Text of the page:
But regardless of any situation if your thinking of doing major overclocking you need to get a new hsf.

Maybe they have changed it since I had my experiences with it. I haven't used a Stock HSF in a long Time Enaberif, so I could very well be mistaken on that one.
Still, I am a Fan of the one I use.

Regards,
ST
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Old March 12, 2009, 07:02 AM
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Where you really notice the difference is often in the chipset. Especially on cheaper boards, manufacturers are often sloppy with how they stick their heatsinks on the regulators and chipset spots, so in some cases, I could see 5-10 degrees improvement being possible. On the CPU itself, probably not so much, but still posible to see a few degrees improvement. Most important is getting a good spread of paste - not too much, not too little. If you're serious about temperatures, you should be making multiple attempts,.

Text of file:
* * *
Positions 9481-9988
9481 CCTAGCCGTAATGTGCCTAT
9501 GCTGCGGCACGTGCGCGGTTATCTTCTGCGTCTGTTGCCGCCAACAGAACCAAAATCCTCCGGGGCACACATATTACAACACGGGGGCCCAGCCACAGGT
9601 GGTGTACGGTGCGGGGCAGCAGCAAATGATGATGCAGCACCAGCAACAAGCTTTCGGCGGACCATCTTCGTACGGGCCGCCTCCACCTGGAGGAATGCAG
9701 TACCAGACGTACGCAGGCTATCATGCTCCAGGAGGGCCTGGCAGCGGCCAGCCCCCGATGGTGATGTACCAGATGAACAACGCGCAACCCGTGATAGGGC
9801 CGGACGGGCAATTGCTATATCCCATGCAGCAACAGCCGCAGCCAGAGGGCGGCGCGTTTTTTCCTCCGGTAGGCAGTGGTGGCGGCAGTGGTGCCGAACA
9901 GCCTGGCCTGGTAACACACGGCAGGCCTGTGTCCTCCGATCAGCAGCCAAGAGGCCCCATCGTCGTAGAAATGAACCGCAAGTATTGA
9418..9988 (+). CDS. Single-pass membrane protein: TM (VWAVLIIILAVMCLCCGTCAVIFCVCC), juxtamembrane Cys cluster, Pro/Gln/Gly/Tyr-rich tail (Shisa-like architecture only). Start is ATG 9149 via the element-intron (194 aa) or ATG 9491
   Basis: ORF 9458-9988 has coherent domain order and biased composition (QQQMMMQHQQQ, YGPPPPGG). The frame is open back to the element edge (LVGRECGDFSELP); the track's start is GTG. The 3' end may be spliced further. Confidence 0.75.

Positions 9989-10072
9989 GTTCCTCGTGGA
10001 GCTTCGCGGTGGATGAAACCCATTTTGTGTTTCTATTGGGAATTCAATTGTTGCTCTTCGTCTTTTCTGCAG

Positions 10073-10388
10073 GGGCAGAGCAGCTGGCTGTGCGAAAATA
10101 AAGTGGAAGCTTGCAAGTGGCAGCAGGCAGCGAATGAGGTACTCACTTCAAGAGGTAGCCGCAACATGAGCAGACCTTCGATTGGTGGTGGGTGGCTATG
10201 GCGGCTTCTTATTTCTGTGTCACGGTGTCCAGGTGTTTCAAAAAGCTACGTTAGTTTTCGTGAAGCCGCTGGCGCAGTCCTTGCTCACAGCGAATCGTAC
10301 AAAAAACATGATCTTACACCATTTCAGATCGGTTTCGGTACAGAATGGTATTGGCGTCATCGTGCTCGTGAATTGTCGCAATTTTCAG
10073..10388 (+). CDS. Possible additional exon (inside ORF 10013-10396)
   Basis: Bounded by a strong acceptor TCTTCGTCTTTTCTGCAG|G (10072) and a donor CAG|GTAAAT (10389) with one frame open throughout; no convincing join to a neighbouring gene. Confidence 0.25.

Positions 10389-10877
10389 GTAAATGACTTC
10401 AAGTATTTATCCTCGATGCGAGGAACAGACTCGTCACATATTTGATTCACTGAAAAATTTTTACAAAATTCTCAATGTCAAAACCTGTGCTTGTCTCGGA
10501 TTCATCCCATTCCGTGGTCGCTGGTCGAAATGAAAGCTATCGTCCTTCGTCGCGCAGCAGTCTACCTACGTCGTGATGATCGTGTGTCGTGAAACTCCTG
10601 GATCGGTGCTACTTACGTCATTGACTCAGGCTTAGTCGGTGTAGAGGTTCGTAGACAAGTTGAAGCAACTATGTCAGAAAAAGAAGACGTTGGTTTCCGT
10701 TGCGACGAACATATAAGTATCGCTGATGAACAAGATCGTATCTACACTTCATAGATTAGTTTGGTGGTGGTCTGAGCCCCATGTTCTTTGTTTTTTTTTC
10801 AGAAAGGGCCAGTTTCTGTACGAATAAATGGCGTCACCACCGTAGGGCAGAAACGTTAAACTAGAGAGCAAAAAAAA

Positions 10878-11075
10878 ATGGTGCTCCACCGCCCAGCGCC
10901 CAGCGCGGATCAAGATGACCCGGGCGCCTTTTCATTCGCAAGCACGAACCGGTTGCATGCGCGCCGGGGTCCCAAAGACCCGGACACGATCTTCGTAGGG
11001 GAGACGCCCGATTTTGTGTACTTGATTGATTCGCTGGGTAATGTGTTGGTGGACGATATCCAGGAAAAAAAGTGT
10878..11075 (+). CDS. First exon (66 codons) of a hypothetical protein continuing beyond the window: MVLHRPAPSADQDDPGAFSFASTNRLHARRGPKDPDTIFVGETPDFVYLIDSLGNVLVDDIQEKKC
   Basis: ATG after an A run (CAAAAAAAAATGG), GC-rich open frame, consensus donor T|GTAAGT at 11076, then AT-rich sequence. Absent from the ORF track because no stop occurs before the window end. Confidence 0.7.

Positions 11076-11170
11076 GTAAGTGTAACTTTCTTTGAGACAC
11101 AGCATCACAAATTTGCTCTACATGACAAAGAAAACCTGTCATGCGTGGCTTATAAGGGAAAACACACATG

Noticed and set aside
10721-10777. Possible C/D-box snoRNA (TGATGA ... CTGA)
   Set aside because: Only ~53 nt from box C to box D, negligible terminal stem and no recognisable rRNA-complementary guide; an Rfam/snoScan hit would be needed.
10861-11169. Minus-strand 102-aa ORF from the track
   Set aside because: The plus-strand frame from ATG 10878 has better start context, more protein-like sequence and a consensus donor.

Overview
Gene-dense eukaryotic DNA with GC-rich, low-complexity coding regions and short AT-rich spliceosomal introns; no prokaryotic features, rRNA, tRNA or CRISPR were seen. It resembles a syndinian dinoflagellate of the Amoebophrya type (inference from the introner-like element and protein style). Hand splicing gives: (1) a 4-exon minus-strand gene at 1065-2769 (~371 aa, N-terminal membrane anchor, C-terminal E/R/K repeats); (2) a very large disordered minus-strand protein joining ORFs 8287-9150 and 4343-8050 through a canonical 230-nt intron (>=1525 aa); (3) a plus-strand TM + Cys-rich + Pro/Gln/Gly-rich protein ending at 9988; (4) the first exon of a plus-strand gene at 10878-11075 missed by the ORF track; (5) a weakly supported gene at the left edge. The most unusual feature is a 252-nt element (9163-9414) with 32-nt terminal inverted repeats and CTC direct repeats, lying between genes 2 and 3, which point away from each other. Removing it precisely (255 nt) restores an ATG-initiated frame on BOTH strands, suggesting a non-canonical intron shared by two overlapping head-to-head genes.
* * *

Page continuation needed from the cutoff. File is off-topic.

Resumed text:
As for AS5, still good stuff, but it's not uncommon to see the newer compounds edging it out by a degree or two. One of the big advantages of many newer compounds are that they're non-capacitive, which is some peace of mind if you manage to get some where it shouldn't be (i.e. CPU socket).
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Old March 12, 2009, 02:21 PM
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I dont think youd see a whole lot of difference, its not going to be the same as going from a good aftermarket cooler from the stock, id expect maybe a couple of degrees at best. One nice thing about it though is I find that the Core 2s 3 line application on the bottom of their coolers didnt make the best contact for me? I much rather applying it in my own pattern so i know its spreading evenly.